The common link between all of these disciplines is that they have all been paid or will be paid because of their attendance at the performance. Therefore they have some vested interests in the performance apart from besides just being there. So the quite specific aspect of audience-sourcing is that the communication is for free, most likely without any digital rights management or copyright encumbrance and the author is unlikely to be well-known or famous.

Where are some places where there is a lack of audience-sourcing?

The surprisingly major empty space for audience-sourcing is in online museum websites. As far as we know there is not one museum that allows commenting or feedback on individual works of art in their online collections or exhibitions. Thus for the time being art and sculpture produced in the traditional manner have very little audience-sourcing. On the other hand the newer Internet-oriented artists collaborations do very much support audience sourcing. Examples include event and

Will there be a confluence of audience-sourcing and Web Art?

Most certainly. It is a basic tenet of this site that Web Art must have audience comments. We predict that significant works a Web Art will last forever. And so should their comments. It will be just as important for members of the future beings to read what the audience thinks of a work through the ages as it will be looking upon the work itself. The effect of audience-sourcing on works of Web Art will be to add provenance, to intervene with the work, to add liaisons with other works, to amplify the emotions and simply to add depth to the original work.

What is the connection with crowd-sourcing?

Wikipedia defines crowdsourcing as "the act of taking a task traditionally performed by an employee or contractor, and outsourcing it to an undefined, generally large group of people."

The moment a work of art is published, displayed or performed, to a certain extent it becomes an act of crowdsourcing. The artist, composer, or author outsources the appreciation of the work to an undefined, generally large group of people.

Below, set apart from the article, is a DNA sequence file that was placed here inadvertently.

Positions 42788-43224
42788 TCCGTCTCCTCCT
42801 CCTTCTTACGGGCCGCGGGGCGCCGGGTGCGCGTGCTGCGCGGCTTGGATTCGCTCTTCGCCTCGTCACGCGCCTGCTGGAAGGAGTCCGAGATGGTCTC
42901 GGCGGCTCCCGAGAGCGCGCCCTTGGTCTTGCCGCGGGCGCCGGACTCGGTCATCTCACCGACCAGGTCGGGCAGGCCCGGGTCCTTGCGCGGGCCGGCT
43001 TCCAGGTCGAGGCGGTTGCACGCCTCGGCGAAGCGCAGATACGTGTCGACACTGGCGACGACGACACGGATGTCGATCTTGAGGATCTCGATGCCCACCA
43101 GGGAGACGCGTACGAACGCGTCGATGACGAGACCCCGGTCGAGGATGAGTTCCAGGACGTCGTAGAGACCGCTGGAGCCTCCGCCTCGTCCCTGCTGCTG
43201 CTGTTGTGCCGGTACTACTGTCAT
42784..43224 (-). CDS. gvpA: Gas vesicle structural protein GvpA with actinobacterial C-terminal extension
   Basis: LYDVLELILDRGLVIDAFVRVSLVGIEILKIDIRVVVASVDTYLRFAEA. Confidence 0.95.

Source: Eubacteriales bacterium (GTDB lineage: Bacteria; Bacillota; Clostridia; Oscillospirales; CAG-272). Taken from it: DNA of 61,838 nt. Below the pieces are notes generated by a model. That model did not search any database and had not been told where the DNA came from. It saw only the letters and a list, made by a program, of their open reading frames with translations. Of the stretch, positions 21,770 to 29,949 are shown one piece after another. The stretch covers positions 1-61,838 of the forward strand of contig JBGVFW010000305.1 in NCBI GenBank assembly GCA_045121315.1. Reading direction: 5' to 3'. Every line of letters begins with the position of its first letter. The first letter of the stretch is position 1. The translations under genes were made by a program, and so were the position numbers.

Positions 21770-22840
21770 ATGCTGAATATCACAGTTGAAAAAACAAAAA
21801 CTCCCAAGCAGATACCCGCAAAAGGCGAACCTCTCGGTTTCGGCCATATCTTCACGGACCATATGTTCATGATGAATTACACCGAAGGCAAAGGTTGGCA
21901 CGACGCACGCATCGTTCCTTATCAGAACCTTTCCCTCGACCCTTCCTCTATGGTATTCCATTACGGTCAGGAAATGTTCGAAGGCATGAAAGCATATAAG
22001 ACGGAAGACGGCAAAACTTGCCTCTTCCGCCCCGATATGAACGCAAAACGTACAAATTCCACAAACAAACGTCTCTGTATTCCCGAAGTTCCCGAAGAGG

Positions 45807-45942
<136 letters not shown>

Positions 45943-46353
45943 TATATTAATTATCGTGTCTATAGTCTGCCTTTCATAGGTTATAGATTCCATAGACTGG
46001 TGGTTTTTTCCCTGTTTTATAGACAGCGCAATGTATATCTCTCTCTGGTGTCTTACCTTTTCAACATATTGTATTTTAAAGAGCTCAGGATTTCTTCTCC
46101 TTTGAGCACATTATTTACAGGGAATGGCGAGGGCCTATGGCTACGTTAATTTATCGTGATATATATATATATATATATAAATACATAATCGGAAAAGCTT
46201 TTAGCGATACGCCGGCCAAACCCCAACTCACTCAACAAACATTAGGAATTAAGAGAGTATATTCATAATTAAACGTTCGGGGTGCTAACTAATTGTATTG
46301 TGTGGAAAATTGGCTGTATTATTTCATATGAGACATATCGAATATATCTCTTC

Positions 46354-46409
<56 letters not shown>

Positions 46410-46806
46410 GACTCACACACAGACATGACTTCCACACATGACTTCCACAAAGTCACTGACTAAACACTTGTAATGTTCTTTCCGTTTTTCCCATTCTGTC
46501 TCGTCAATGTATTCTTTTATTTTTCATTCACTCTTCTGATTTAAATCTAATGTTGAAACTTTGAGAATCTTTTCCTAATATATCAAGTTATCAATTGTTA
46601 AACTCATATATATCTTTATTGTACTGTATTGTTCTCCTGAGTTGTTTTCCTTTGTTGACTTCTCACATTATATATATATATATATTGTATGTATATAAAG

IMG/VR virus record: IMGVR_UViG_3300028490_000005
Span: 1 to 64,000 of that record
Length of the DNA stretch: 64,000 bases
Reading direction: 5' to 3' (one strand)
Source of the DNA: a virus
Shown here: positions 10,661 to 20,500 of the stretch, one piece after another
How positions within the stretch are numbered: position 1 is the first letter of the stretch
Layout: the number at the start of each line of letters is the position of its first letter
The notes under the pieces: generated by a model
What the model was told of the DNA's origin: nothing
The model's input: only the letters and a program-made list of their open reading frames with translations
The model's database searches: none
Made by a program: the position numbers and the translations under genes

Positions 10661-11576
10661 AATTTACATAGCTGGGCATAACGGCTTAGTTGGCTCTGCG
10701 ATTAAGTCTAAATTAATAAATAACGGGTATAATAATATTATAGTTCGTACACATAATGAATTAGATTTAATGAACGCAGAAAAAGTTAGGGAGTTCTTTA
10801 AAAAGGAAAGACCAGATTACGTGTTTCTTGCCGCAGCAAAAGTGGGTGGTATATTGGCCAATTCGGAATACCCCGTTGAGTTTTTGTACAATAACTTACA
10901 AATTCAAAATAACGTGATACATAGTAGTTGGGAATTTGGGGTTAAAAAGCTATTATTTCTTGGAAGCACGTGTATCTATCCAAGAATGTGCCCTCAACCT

With audience-sourcing, there was always been by definition an audience which is a large group of people. Be the work of art a concert, a poem, a painting, a book or whatever there is a community of people for whom the work will bring pleasure, or displeasure or perhaps even no pleasure. For one reason or another, members of that audience decide to record these emotions so that others who follow in the same footsteps may see them.

Audience-sourcing is the reverse of crowdsourcing. Or what occurs after the audience has been crowdsourced. Certain members of the audience self-select themselves to be spokesman for that audience. The audience is "in-sourcing" a special talent.

What is the connection with audience participation?

Audience participation typically involves spontaneous acts or outbursts. When people applaud, boo or laugh, it is a moment of spontaneity that occurs and then disappears forever. When a reader cries upon reading a poem, poignant as that moment may be the tears soon dry and are lost. The comments written on the margin of a book, disappear when that book is trashed.

With audience-sourcing, those moments of inspiration or emotion are recorded and have a duration that may extend into eternity.

When was the neologism audience-sourcing actually coined?

At approximately 5:30 am on 8 December 2007 in San Francisco.